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Tommy Davis Was Her Thank You

Remembrance: Former Dodger's Christmas Eve visit in father's final days is fitting memory for daughter.

June 16, 2002|MARYANN HUDSON HARVEY | SPECIAL TO THE TIMES

The romantic aura of an emptied baseball stadium is a tender memory.

Sitting next to my dad, I was never in a hurry to leave. We waited out traffic in many of them, at Dodger Stadium, the L.A. Coliseum, in our hometown park in Ontario.

We would watch as the players left the field, as the crowds crammed the tunnels and stairs. I could feel the lights as they shined on the green grass and absorbed into the red dirt.

I would listen to my dad discuss the game, usually with a friend, his transistor radio lodged behind his pen protector in the pocket of his white, short-sleeve shirt; the beige cord dangling from the earplug.

He would say some great things, as when he marveled at the "Moon Shots" of Wally Moon and at the bat of Tommy Davis, and some stupid things, as when he opined that Sandy Koufax's wildness would be his end. I reminded him of that comment many times.

All that noise, all those people, and then, silence. How I loved the certainty of that contrast, the sudden peace; and then the warmth of my father's hand when the usher finally asked us to leave.

I would walk next to him up the stairs, my tiny legs struggling to keep up. Halfway to the car, he would look down and smile. "C'mon baby," my dad would say as he cradled me, "you must be tired."

Decades later, as I walked alone out of stadiums across the country while working for the Dodgers and, subsequently, covering the Dodgers for The Times, I often longed for those tender arms, for that mellow sweetness.

Jack Hudson was proud that his daughter worked for the Dodgers, even though, for me, it was a way to get closer to the game while I worked myself through college. I didn't want to work for the team, I wanted to write about it. My father didn't live long enough to see me do the latter.

About a month before my dad died, I was preparing to leave my office at Dodger Stadium when Tommy Davis stopped by. I knew Tommy because I scheduled the Dodgers' speakers' bureau, a roster of team legends the club paid to make public appearances. "Merry Christmas, Maryann," Tommy said, smiling. "Will you be at your dad's house for the holidays?"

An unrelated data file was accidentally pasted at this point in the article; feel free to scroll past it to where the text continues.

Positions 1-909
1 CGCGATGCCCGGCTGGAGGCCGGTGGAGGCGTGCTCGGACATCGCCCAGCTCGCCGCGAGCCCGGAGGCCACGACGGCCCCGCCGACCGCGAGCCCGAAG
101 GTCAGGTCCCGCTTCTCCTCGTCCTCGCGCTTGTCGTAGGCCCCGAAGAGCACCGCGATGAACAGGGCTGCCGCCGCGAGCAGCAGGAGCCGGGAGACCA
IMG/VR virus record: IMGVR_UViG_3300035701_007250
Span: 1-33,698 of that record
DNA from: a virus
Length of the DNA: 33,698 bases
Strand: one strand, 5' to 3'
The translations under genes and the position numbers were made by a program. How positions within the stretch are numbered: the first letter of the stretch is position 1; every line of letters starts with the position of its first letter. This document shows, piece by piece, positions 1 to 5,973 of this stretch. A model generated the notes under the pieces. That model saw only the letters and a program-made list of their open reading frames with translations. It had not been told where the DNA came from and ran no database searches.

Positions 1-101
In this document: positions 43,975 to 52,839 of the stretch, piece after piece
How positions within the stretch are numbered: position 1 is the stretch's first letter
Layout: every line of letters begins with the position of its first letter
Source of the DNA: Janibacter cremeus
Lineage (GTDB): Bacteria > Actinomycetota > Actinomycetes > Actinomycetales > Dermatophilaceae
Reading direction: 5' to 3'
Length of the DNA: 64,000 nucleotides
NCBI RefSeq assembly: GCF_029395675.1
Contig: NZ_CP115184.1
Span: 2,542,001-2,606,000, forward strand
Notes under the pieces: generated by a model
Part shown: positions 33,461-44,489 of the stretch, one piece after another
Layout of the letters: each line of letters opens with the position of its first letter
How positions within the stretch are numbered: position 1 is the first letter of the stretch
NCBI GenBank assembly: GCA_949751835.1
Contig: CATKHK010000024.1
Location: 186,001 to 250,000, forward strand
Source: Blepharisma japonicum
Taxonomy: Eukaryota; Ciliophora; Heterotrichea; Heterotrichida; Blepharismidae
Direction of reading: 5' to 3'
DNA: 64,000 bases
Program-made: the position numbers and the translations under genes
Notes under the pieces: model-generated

My dad had recently been diagnosed with lymphatic cancer and given a few months to live. "Why don't I stop by on Christmas Eve?" Tommy asked.

He lived near my father, in Alta Loma, so I gave him the address and phone number but didn't give it another thought. Players were always saying nice things like that. Their intentions were good.

The phone rang about 6 p.m. on Christmas Eve. Tommy had gone to the west side of Sixth Street, rather than to the east, but when he got to the door of the wrong house the people who lived there recognized him and asked him in for a drink. "So when I finish talking with these nice people, I'll be right down," he said.

My father sat on a stool at the portable bar at the end of the narrow living room, his slipper-clad feet hugging the rail. He wore his powder-blue pajamas under his navy-blue robe. His eyes, still so sweet, squinted humbly through the falling tears.

Standing in front of him, Tommy Davis was holding court, laughing, talking, moving his hands around, swinging a bat. Many times I have tried to remember what Tommy talked about that night, but the sound of his voice is but a mood, like fog.

In my dad's lap was a plastic dispenser filled with peanuts--a gift, from Tommy. At one point, Dad reached down and touched it. And I remember thinking how appropriate it all seemed. Eating peanuts. Watching Tommy.

Still.

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